Much of what I remember of Kaila is a blur, but it is a haziness that is of a piece: there is much that is immanent and suggestive in the faded image. It still has the power to evoke in me eclectic visions, to draw me into its shifting meanings and inner complexities—its subtle narratives—while intimating ways of self-reflection that speak to a larger context: the dynamic of our Indian community in colonial Guyana.4 I vaguely recall her visits to my grandmother, on Saturday afternoons, walking the six or seven miles from Plantation Rose Hall to Palmyra, and repeating the journey on Sunday afternoons. Palmyra, the village of my birth, was also the village of my maternal grandfather’s family, the Sohans. Kaila and her husband, Jagarnath (1888–1958), had bought several plots of land there, as well as cattle, for my grandmother, Ramdularie (1916–1985), after she married my maternal grandfather in 1930, aged 14. But they continued to work and live at Plantation Rose Hall, in the rent-free ‘logies’ or barracks in the ‘nigger yard’, some of which were built during slavery—and looked so. Abstemious to the bone, every penny earned was guarded. That was why Kaila walked those miles to and from my grandmother’s at weekends, whatever the weather. Yet she was unstinting when it came to her daughter, her grandchildren and me, her first great-grandchild, apparently the apple of her eye. She always brought fruits, sweetmeats, clothes, various things she made, for us.

A black, little woman, she was not quite of the Guyanese landscape: after nearly 50 years, she still looked and dressed as if she were from a foreign place. She belonged to that remote, incomprehensible India that possessed my boyhood. In my imagination she fused with those surreal Hindu images that looked out of the walls of our living room, the gods and goddesses that seemed to hover in midair. They awed me. As I played at being a boss, a white overseer on the sugar plantation, ordering menial toilers about, my strange boyhood gift for wonder would magically transport Kaila to this India of which I knew nothing: the way Hanuman, the monkey god, fetched the mountain of curative herbs, in his hand, in the framed picture on our wall. But there were ordinary, day-to-day images, too. Kaila was as adept at the minutiae of wet-rice culture, as she was adroit in weeding and manuring sugar cane. Even now, nearly 50 years on, I can still place her on the kharian or threshing floor, driving our big-horned bullocks in endless cycles, tethered to a pole around which were packed tight bundles of freshly cut rice stalks (padi, unhusked rice). I can still see this busy little woman winnowing the padi, or helping to fill it into jute bags for the mill, sweeping up every grain with practised frugality. Nothing was wasted: the straw was fed to cows, the husk and broken rice to fowls and ducks, the cow cakes were dried for cooking or manuring the vegetable garden. The draconian thrift of village India had not been squandered in the comparative comfort of village Guyana. Fact and fantasy were inextricably interwoven in my apprehension of Kaila. One thing I did know for sure: she retained a deep affection for the girmitiyas, especially the few with whom she had made the crossing.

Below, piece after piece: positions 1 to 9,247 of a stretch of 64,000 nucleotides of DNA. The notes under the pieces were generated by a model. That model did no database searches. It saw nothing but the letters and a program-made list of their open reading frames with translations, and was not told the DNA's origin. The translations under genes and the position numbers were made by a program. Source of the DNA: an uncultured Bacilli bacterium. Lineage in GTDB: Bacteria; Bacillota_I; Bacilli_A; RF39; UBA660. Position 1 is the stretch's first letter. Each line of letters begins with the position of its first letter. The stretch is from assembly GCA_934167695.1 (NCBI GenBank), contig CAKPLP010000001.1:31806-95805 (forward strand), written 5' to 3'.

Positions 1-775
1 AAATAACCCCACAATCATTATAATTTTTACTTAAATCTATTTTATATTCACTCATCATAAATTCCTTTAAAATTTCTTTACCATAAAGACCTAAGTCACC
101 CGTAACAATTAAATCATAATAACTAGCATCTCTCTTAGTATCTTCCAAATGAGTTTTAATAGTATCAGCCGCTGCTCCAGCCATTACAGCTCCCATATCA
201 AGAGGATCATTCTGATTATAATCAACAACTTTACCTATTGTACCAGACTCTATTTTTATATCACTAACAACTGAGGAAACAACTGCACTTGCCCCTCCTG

I remember her being in tears a few times—this stayed with me—and many years after she was gone I asked my grandmother, Ramdularie, the reason for her sadness. She said it had to do with the successive deaths of several of her friends from India, who were passing away month by month by the mid-1950s. They saw themselves as jahajins, ship-sisters, to the end. They were like blood relatives, their children forbidden to intermarry. On several occasions she had to upbraid Kaila for being so deeply pained that she would wail inconsolably at the funeral of one of her jahajins, imploring her to ‘take’ her soon: she could not wait to join them in the next life. Such was the bond of these girmitiyas! It grew stronger as they became fewer in the late 1950s. Brinsley Samaroo has reflected on the making of this bond:

On board ship the castes and regions of India were mixed as in the depots, and the common tasks, assigned with little respect to persons, served as a great leveller. The only separation on board was by gender and marital status … [r]eplacing the previous ties of caste and region was a new form of bonding which was started in the depots and strengthened on the ship. This bonding became greater on those ships which underwent difficult passages, for example in the churning, swirling waters of the Pagal Samundar (Mad Sea) so often encountered off the Cape of Good Hope. This brotherhood/sisterhood of the boat (jahaji bhai/bahin) was cemented when the immigrants joined together to resist ill-usage by European seamen. For this reason, the Indians resented being separated into different colony batches when they arrived in the Caribbean (Samaroo 1999–2000: 19).